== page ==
• Sunday, August 14, 2022


COVID-19 dampens festive spirits in Bangladesh, Pakistan

Muslim devotees offer a special prayer at the Baitul Mukarram National Mosque to start the Eid-al-Fitr festival marking the end of the Islamic holy fasting month of Ramadan in Dhaka on May 25, 2020. (Photo by REHMAN ASAD/AFP via Getty Images)

By: PramodKumar

THE COVID-19 pandemic and lockdowns coupled with travel restrictions and social distancing norms have muted the Ramadan celebrations in Pakistan and Bangladesh as worshippers in the two Muslim-majority countries marked the end of Ramadan in strictly-regulated prayer congregations.

A large number of people in the two countries were forced to stay indoors due to the fears of contracting the COVID-19.

In Bangladesh, millions of Muslims joined the strictly-regulated prayer congregations across the country.  Thousands of worshippers attended the prayer services at the Baitul Mukarram National Mosque in Dhaka while following the health and social distancing protocols to limit the spread of the COVID-19, local media reported.

Despite the government directive for children and senior citizens not to participate in Eid prayers, many children and people aged over 60 attended the Eid prayers. Although social distancing rules were maintained to a large extent, people were seen flouting the norms, the report said.

The COVID-19 cases in Bangladesh stand at 35,585 with 501 deaths on Monday (25). As many as 7,334 people have recovered from the deadly disease.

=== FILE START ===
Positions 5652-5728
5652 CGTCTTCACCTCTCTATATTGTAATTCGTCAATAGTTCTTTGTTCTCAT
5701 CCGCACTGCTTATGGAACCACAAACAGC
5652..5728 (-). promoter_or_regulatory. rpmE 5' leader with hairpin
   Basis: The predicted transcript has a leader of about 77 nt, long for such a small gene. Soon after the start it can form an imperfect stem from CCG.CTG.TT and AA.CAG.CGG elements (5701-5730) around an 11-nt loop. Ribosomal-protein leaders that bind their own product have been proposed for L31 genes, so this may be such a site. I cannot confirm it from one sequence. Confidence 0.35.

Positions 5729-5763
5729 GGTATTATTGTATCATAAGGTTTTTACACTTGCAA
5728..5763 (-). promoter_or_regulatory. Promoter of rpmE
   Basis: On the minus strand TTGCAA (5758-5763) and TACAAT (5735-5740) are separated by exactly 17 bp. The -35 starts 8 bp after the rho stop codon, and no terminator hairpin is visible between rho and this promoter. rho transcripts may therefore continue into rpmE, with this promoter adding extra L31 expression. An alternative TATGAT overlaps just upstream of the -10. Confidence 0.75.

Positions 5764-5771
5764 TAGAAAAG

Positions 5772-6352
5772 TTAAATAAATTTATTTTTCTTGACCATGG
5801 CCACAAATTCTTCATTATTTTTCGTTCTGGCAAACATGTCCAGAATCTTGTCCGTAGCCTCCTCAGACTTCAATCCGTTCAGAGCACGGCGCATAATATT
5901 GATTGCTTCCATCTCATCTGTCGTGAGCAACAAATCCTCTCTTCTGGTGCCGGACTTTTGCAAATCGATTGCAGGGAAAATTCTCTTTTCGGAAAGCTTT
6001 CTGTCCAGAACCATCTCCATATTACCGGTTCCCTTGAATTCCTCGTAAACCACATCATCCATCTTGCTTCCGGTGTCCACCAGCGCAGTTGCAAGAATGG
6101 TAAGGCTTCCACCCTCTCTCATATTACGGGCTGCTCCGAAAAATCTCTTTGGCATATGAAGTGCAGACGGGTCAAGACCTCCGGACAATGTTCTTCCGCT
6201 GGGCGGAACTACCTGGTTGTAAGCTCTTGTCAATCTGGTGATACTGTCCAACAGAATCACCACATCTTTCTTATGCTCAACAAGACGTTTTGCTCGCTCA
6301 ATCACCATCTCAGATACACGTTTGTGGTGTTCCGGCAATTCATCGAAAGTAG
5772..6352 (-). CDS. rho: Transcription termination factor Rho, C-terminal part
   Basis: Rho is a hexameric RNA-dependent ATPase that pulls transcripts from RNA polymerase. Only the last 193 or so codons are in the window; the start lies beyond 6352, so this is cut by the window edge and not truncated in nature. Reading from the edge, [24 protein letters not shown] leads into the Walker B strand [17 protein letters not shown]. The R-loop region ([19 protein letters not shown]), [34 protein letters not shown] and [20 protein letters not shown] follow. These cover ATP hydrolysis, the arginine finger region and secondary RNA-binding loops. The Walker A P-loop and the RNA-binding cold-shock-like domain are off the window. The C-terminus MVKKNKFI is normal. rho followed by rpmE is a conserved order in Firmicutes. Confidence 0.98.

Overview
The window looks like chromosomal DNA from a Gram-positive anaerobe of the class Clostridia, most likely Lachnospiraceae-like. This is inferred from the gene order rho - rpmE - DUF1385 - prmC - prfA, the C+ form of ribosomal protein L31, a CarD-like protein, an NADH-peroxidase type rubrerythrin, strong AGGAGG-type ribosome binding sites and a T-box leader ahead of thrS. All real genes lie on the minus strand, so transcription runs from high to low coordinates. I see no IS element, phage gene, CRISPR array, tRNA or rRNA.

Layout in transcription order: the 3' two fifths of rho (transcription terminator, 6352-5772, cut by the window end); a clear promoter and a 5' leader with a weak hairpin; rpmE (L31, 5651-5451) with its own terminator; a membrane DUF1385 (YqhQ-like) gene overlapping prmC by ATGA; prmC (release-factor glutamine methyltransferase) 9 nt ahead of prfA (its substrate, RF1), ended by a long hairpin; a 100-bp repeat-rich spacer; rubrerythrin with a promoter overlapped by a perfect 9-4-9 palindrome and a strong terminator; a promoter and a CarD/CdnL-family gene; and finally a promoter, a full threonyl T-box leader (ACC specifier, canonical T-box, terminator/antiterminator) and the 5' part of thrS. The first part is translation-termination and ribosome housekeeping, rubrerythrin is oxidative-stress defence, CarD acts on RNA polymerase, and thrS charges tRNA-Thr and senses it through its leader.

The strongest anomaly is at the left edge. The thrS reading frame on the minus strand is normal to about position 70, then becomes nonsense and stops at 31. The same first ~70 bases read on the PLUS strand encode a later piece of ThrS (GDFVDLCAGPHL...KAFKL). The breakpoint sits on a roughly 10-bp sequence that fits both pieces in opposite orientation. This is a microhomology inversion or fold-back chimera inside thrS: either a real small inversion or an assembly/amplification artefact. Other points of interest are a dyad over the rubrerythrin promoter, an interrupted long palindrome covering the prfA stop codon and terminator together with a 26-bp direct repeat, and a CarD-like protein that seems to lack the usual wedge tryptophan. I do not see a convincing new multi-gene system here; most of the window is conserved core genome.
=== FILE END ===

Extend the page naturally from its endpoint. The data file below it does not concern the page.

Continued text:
In Pakistan, the government has issued strict instructions to observe social distancing while offering Eid prayers and asked people to avoid visiting relatives and hosting parties.

As the railways remained closed, many people could not travel to their hometowns for the important festival. Eid congregations were held at open places, mosques and Eidgahs in all major cities and towns while following strict standard operating procedures (SOPs) of social distancing and other precautionary measures.

But in some areas, the people did not adhere to the SOPs and were seen thronging to their favourite shops to celebrate Eid. Pakistan prime minister’s special assistant on Health Zafar Mirza said the deadly infection would continue to multiply if precautions are not taken.

Pakistan’s COVID-19 cases on Monday (25) reached 56,349 with 1,748 new patients while the death toll climbed to 1,167 after 34 people lost their lives in the last 24 hours.

Pakistan prime minister Imran Khan urged Pakistanis to forgo the traditional Eid festivity in view of the hundreds of fatalities caused by the COVID-19 and the lives lost in Friday’s plane crash in Karachi.


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